In advance of Young V&A opening in 2023, we are collaborating with the London Borough of Tower Hamlets’ Childcare scheme by bringing creative workshops to them every school holiday.
For the summer, we brought back the Imagination Playground and used it to respond to the weekly themes of the scheme. The young people enjoyed seeing images of the new museum’s collection to influence their designs (for example, the Bauhaus Bauspiel construction blocks inspired water-themed designs in ‘Under the Sea week’). They also relied on design challenges and story books to prompt what they built.
Read more about National Play Day at the summer Childcare Scheme in our previous blog post.
October half term with the Childcare Scheme
This October half term, we delivered new content based on an exhibit from our Design gallery, the Hero Arm. The Hero Arm is a prosthetic arm inspired by bionic superheroes, designed alongside children. It was exciting to bring these new workshops to the scheme, where we could introduce the unique design process of the Hero Arm.
In these sessions, we used a book called ‘I am Sheriauna’ to introduce limb difference, amputees and prosthetics to this young audience.
In a previous post, Assistant Curator Trish Roberts introduced the prototyping process of the Hero Arm. She explained that due to the 3D-printing process, circular patterns appeared on the palms and fingertips of the prototypes. While this was incidental, it created what looked like fingerprints. This was something that children and young people immediately connected with as it made the arm feel more realistic and personal.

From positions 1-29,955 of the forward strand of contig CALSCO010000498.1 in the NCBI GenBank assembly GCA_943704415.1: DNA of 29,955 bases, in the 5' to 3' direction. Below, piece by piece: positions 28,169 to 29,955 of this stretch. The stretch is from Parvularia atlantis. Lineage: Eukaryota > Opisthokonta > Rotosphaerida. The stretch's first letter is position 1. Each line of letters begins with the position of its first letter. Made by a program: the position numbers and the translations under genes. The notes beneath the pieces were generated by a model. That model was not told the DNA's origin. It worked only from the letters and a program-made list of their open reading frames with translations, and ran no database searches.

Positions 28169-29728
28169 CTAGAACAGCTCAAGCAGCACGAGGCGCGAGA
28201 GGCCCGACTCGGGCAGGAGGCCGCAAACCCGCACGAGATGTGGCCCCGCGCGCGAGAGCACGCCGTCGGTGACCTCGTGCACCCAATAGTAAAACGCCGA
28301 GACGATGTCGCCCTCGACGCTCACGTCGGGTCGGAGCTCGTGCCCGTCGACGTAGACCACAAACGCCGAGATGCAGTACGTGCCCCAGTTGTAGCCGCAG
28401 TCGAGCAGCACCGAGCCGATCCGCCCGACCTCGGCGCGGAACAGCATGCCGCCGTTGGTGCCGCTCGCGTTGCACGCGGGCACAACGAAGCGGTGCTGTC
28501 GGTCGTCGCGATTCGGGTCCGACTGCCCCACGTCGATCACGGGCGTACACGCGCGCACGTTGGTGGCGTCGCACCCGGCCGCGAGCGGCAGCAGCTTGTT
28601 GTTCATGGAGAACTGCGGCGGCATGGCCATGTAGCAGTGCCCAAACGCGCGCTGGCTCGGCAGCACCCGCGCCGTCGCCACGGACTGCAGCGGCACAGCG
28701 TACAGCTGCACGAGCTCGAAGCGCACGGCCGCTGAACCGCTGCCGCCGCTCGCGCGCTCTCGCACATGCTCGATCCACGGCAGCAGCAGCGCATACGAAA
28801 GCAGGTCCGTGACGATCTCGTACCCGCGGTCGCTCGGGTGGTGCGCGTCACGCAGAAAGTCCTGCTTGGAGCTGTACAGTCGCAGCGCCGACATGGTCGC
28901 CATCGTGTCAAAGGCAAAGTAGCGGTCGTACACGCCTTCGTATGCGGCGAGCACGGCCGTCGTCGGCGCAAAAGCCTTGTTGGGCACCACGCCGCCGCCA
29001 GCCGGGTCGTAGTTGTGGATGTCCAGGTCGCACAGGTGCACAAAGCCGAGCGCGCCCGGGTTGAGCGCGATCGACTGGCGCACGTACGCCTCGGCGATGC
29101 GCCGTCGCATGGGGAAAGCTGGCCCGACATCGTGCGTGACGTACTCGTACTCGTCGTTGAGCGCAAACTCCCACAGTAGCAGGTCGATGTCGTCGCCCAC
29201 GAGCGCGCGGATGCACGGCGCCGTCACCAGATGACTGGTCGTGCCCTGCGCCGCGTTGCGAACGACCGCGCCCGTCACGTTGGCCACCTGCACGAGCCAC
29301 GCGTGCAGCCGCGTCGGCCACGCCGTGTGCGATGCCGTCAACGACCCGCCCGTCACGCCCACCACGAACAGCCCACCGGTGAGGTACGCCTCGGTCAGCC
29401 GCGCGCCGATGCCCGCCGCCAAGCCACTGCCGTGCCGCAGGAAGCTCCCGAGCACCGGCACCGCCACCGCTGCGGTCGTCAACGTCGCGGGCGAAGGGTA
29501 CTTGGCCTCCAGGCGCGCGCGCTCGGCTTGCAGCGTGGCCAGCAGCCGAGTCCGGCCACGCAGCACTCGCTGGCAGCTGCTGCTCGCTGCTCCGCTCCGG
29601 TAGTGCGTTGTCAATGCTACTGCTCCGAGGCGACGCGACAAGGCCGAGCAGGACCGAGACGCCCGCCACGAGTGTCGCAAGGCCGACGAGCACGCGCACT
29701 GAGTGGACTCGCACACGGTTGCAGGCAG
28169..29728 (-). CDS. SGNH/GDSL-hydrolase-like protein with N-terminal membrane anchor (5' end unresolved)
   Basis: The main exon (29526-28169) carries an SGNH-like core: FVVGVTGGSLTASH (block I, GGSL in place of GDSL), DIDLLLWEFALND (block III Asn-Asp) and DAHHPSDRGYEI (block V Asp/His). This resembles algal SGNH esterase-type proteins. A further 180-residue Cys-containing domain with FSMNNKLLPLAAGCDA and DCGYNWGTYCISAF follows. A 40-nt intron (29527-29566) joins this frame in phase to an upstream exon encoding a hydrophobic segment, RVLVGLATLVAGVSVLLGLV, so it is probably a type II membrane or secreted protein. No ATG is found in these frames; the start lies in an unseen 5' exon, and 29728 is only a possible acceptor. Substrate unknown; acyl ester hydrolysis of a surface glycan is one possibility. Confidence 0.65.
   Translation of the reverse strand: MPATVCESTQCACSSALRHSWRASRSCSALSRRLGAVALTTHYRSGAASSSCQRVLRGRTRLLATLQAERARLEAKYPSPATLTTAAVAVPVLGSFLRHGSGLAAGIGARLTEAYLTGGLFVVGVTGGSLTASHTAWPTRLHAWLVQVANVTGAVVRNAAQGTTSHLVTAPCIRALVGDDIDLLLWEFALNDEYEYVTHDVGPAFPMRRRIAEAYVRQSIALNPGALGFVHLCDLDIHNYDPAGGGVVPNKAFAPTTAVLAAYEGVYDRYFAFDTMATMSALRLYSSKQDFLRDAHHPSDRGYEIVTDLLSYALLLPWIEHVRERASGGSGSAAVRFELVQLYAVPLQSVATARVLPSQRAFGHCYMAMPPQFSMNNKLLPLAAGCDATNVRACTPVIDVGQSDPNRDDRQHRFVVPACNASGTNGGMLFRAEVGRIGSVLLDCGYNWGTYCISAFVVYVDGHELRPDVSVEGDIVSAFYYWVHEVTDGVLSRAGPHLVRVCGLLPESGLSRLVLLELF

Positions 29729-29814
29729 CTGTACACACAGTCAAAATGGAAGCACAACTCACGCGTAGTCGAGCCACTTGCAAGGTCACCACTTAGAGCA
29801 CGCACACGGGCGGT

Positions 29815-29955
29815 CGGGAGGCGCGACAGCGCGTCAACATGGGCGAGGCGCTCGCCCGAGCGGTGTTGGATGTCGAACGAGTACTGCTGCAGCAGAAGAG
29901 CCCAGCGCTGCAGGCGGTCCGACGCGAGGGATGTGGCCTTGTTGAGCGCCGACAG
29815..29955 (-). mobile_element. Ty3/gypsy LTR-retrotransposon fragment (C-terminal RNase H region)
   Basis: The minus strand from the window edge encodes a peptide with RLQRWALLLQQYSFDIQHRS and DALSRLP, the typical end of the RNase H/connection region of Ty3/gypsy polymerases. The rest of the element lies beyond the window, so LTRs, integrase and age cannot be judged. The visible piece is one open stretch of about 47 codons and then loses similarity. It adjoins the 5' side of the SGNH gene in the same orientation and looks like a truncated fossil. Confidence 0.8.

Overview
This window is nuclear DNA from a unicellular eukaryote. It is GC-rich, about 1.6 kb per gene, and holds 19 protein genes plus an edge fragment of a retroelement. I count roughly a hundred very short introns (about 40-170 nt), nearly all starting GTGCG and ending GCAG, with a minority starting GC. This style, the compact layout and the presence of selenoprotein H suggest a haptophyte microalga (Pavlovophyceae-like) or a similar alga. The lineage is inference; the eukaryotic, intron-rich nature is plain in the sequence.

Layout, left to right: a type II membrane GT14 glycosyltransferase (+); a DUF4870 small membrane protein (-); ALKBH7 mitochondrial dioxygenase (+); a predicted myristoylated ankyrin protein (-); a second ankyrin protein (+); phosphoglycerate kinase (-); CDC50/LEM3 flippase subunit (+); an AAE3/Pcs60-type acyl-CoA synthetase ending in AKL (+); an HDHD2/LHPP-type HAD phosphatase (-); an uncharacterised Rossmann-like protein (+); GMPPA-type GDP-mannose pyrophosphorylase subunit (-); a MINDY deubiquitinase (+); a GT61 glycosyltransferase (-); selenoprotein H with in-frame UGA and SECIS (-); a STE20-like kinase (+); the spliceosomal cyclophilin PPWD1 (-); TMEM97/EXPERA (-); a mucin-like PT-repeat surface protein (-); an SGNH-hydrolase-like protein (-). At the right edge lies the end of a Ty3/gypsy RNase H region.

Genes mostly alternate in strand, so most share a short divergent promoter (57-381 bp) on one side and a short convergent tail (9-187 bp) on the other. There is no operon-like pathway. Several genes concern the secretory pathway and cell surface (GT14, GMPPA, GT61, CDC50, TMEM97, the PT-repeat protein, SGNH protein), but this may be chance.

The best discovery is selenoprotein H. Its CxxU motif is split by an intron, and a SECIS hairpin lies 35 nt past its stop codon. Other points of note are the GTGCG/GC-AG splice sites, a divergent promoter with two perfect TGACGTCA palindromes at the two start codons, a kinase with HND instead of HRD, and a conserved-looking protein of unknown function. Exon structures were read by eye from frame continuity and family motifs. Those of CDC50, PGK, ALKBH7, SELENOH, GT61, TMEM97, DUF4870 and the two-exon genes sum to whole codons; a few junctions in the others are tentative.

Two early Hero Arm prototypes, showing the fingerprints created in the path of the 3D printer. Photos by Trish Roberts / Courtesy Open Bionics
At Young V&A, we believe that even our youngest participants can get involved in design. We decided to take inspiration from how designers sometimes embrace the ‘unexpected’ and developed sessions in which 3 – 5 year-olds explore the complexities of user-centred design, through some simple and relatable activities based on the uniqueness of fingerprints.
Try it at home!
If you missed us this October half term, you could still try this activity at home!
For this activity, you will need: ink pads, paper, pens, felt tips, Play-Doh (optional) and a magnifying glass (optional).
Part 1 – examining fingerprints
There are a few different types of fingerprints. Why not try to see what type you have? If you have some Play-Doh and a magnifying glass, you can find out! Take a small piece of Play-Doh and flatten it. Then, pick a finger to press gently into the Play-Doh and use the magnifying glass to examine the print you made. If you don’t have a magnifying glass, you can use a phone’s camera to take a photo and then zoom in on the picture!
Part 2 – fingerprinting
Now to start our fingerprint designs! Take the ink pad (you can use a little bit of paint if you don’t have one) and press a finger into the ink and then onto the paper to make a print. Try different fingers, colours, and methods of tapping and pressing!
Part 3 – prints into picture
Finally, it’s time to see what makes our creativity so special and unique! Examine the fingerprints across the paper and look for any hidden images. Using a pen or felt tip, turn the fingerprints into a picture or design of your choice. Do the fingerprints connect into one picture that tells a story, or are they individual pictures? We will all see different things!
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